When The Blair Witch Project arrived in 1999, it had the element of surprise going for it. While it drew from its own precursors, the horror-film-as-pseudo-documentary still felt new. And the cast and creators nailed it, combining convincing onscreen terror with filmmaking that exploited all the possibilities of the approach: disturbing offscreen noise, negative space begging to be filled with horrible images, and disorienting whip-pans atop disorienting whip-pans. The game has become familiar now, so asking for surprise might be asking too much. But while Daniel Stamm doesn’t reinvent the form with the low-budget pseudo-doc The Last Exorcism, he exploits it well.
He also toys with it, teasing the notion of how hard it is to tell real from fake even when viewing it through the cold lens of a video camera. The last exorcism of the title belongs to a preacher played by Patrick Fabian, a Baton Rouge Bible-thumper with a career dating back to his childhood. Plagued by a nagging conscience and a crisis of faith, he decides to let a documentary crew film an exorcism in rural Louisiana, exposing himself and others like him as charlatans. A familiar face from television thanks to Big Love and Veronica Mars, among other shows, Fabian digs into the part of a man gleefully unburdening himself of a career based on lies, exorcism only the most profitable among them. More showman than man of God, he tells one of the documentarians he’ll slip a recipe for banana bread into one of his sermons without anyone noticing, then proceeds to do just that while casting a knowing grin at the camera. He won’t be the last to make that expression, though. Traveling to an isolated farm troubled by animal slaughter, Fabian and the crew find a sweet, creative 16-year-old (Ashley Bell) who believes she’s possessed by the devil. As Fabian fakes his way through another exorcism, evidence suggests she might be right.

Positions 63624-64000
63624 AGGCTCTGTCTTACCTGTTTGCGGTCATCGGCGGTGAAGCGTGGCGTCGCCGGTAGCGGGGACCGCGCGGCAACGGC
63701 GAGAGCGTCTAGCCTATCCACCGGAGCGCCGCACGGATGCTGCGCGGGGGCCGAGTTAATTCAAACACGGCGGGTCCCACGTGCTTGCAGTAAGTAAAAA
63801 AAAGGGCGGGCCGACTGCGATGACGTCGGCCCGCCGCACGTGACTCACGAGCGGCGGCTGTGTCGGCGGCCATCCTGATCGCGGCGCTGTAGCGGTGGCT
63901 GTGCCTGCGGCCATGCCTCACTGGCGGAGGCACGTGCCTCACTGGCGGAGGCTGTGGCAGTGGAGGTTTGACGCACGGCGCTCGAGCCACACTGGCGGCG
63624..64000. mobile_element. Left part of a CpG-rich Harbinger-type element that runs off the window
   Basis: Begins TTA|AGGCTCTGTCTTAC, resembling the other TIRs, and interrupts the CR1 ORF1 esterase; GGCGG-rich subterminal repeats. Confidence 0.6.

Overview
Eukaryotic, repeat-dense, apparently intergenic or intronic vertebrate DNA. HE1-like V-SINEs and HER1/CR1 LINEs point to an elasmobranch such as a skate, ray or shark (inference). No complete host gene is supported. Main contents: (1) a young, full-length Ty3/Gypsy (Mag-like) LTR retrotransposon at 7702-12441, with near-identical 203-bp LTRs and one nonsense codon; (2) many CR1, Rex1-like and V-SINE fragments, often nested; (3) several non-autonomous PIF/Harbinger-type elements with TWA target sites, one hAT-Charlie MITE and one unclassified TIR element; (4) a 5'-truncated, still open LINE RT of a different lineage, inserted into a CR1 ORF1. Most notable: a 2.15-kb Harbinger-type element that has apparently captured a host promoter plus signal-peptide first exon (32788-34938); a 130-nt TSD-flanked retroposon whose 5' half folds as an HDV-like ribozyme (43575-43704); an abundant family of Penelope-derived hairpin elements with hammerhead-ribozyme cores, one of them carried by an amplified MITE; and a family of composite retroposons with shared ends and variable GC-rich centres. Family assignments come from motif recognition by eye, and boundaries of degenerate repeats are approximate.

Aided by strong performances from Bell and Fabian, Stamm deftly plays with the boundary of fact and fiction, though his game might have worked better with a little more grounding in verisimilitude. Fabian’s brand of fundamentalism feels cobbled together from an outsider’s perspective of how evangelicals think, the editing cheats the one-shaky-camera-tells-the-story approach a bit too often, and the finale abandons the carefully constructed ambiguity. That said, it’s scary as hell and funny too, letting viewers relax into Fabian’s confessional task early on, then ratcheting up the tension one unbearable moment at a time until the pressure threatens to crush the camera that’s trying to capture what it can’t understand.